Stab wounds shown to young knife criminals

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The Independent Online

Hundreds of teenagers who have been caught carrying knifes are to be shown graphic images of stab wounds in an effort to discourage them from reoffending, it emerged yesterday.

Doctors and nurses will show them real-life pictures of the damage done by blades as part of Government efforts to reduce knife crime. Under the Knife Crime Prevention Programme (KCPP) young offenders will also meet victims of knife crime and ex-criminals who have turned their lives around.

The scheme, run jointly by the Home Office and Youth Justice Board for England and Wales, will also offer anger-management courses and lectures by police on the law on knives.

The Home Office minister, David Hanson, said he hoped it would help turn youngsters away from criminal gangs. He said: "This course brings young people face to face with the consequences of knife crime whatever the reason they carried the knife in the first place.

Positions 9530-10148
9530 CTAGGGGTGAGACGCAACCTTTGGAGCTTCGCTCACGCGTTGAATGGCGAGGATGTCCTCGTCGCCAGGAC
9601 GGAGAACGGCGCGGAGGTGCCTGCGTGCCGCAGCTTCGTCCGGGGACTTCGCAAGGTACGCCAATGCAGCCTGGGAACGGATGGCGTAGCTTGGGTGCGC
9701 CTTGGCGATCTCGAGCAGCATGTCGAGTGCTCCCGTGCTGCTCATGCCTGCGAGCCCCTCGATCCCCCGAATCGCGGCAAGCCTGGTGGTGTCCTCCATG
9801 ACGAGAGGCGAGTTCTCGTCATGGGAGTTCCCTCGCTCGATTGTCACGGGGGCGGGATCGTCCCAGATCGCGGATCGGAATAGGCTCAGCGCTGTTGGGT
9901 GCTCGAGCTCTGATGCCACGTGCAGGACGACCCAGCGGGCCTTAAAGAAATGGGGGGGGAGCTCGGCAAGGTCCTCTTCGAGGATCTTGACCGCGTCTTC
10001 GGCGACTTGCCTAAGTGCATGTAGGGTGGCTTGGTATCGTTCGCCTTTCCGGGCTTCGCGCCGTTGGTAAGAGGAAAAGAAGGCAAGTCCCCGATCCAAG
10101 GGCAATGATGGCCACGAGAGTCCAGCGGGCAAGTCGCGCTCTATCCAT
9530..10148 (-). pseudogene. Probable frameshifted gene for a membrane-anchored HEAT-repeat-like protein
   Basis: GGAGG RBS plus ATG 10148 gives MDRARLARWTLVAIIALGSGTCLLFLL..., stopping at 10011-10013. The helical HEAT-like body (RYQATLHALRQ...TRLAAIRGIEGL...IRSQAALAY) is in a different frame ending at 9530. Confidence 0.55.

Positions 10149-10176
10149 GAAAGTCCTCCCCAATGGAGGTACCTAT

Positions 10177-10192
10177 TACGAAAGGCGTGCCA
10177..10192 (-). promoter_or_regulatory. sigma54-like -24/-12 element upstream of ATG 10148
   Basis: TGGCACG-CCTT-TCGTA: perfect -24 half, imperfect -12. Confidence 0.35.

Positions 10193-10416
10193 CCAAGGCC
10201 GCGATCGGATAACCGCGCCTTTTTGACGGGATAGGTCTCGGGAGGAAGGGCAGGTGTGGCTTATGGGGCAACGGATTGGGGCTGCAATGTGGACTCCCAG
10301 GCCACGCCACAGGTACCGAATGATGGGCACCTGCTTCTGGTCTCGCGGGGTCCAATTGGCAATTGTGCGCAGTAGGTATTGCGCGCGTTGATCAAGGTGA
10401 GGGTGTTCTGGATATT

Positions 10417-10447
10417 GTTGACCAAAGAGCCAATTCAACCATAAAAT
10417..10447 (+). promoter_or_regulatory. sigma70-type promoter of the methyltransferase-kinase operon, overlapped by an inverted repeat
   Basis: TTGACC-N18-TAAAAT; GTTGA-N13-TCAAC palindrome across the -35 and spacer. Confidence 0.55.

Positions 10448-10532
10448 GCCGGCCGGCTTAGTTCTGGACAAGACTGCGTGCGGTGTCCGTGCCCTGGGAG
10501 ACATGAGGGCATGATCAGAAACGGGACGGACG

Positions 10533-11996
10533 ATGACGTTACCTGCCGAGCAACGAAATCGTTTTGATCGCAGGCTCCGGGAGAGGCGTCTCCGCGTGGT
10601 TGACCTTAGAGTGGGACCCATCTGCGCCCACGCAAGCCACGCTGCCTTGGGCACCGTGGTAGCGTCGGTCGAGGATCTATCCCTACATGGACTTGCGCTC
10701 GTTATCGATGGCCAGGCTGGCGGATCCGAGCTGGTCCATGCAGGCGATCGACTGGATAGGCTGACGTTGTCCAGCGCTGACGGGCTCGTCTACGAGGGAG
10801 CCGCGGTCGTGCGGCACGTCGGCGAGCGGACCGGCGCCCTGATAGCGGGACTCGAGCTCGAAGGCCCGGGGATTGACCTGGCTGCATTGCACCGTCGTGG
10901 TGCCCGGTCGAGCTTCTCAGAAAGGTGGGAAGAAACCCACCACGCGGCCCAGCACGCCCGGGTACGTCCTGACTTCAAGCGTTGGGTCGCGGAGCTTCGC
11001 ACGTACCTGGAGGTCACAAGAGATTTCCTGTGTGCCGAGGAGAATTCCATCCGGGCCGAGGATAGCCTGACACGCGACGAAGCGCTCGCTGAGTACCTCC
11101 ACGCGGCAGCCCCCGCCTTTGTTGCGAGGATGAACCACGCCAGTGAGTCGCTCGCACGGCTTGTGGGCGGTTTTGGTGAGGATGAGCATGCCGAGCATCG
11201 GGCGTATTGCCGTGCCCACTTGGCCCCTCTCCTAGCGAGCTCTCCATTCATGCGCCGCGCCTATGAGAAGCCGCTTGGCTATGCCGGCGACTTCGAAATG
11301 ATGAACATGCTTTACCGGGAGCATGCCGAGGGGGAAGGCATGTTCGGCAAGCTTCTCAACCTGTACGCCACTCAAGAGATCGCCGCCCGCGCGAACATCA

"These young people could be on the brink of entering serious crime or gang lifestyles. By bringing together the police, local authorities and ex-offenders in this way we hope to prevent this happening and give these young people back their futures."

Following a pilot, the scheme has been extended to areas covered by the Tackling Knives Action Programme. Officials predict 2,000 offenders aged between ten and 17 will pass through it in its first year.

The Schools Minister, Vernon Coaker, said the campaign sent a message to young people that carrying a knife would not be tolerated.

He added: "The vast majority of young people are law-abiding and on the right track to becoming responsible adults. However, those that do break the law must be held accountable. Through this programme young people are being made to acknowledge their crime whilst carrying out their sentences, helping to prevent a repeat offence."

The police forces involved in the Tackling Knives Action Programme are the Metropolitan Police, Essex, Lancashire, West Yorkshire, Merseyside, West Midlands, Greater Manchester, Nottinghamshire, South Wales and Thames Valley, Bedfordshire, Northumbria, South Yorkshire, Kent and Hampshire.